A bond is a debt instrument used by companies as a source of financing. Depending on the issuer’s credit quality, a bond can be classified as investment grade or high yield. But what are their main differences?
Rating agencies are private entities that assess a company’s credit risk and qualify financial products according to the security they offer to investors. Their ratings measure issuer solvency and the probability of default on financial commitments. Ratings are used as benchmarks by investors.
The bond ratings assigned by these agencies determine whether a bond is investment grade or high-yield. Investment-grade bonds are issued by companies that are highly solvent, while high-yield bonds indicate that their issuers have a lower credit rating, due to a number of factors, including weaker competitive position in the sector, smaller size or lack of operational diversification or more aggressive dividend or indebtedness policies.
High-yield bonds are bonds issued by companies with a rating below BBB- from Standard & Poor's or Baa3 from Moody's. On the other hand, investment-grade bonds are issued by companies that with, at least, a Baa rating from Moody’s and Standard & Poor’s or BBB from Fitch.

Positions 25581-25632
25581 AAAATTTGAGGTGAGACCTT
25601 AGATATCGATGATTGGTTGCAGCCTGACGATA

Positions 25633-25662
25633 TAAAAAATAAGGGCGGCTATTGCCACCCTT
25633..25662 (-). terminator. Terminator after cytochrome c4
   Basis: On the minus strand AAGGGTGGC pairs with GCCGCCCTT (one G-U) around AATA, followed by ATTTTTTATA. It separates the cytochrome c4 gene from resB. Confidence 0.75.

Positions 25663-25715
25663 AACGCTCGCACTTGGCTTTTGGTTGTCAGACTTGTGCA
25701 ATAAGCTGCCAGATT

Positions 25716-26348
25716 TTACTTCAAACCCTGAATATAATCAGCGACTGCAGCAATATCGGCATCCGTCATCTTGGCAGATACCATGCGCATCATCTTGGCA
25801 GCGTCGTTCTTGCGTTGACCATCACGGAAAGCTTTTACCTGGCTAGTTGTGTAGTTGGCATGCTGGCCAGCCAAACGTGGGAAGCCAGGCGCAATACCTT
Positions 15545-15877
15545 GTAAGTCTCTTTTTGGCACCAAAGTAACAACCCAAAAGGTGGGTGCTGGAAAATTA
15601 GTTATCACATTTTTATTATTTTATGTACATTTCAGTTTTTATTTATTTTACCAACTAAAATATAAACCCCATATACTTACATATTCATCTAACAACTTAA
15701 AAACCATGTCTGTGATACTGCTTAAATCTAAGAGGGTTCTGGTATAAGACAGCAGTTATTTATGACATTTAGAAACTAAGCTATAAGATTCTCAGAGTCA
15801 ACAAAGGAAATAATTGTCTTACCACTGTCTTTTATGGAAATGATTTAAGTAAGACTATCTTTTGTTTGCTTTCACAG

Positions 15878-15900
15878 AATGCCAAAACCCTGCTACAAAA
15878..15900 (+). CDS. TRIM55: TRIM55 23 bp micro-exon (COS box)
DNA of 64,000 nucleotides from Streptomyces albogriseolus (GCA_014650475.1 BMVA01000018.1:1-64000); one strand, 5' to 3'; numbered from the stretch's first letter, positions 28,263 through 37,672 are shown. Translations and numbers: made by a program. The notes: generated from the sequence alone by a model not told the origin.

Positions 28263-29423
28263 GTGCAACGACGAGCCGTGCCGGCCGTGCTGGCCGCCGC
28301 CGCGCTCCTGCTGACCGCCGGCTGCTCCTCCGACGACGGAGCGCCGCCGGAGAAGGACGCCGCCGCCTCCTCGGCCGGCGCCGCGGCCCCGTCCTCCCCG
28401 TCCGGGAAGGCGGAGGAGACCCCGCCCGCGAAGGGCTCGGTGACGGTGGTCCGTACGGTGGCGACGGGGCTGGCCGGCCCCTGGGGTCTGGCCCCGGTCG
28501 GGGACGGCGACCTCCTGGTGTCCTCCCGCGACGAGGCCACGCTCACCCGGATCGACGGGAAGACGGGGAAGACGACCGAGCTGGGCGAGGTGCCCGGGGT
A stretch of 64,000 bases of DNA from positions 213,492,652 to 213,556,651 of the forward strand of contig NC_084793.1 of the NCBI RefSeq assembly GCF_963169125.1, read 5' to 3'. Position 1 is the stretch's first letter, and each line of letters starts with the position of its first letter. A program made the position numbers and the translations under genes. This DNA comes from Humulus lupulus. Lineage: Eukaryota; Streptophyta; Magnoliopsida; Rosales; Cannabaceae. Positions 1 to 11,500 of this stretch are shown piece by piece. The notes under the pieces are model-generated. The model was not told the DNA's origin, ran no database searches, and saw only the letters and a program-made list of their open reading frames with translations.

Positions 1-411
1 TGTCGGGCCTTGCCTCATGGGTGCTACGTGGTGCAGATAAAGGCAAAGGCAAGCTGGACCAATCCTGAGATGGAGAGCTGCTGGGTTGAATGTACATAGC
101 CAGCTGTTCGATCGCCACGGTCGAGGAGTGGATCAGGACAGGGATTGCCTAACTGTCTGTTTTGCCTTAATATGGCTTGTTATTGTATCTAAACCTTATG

High-yield bonds are bonds issued by companies with a rating below BBB- from Standard & Poor's or Baa3 from Moody's
The growth of the fixed income market in recent years in Europe has paved the way for large corporations, as well as small and medium sized enterprises, offering them easier access to debt markets, regardless of their rating.
- Which bonds yield higher returns? Due to their poor credit rating, 'high yield' bonds offer higher return rates to attract investors.
- Which bonds entail higher default risks? High-yield bonds offer higher interest rates compared to investment-grade bonds due to their increased risk of default. High-yield bonds reward investors for taking additional risks with a higher coupon.
- Which bonds have longer maturity terms? Investment-grade bonds usually have longer maturity terms, because they benefit from existing interest from more conservative investor profiles and passive investors seeking long-term investment opportunities, such as insurance companies and pension fund managers.
High-yield bonds are often used as benchmarks to gauge risk appetite by investors at global level. In other words, in positive environments where the financial outlook remains optimistic, this type of product can perform optimally, as investors are willing to accept the higher risk in exchange for higher return potential. However, when risk perception increases, these bonds lose their appeal as investors choose to sell given the possibility that issuers may start defaulting on their payment obligations.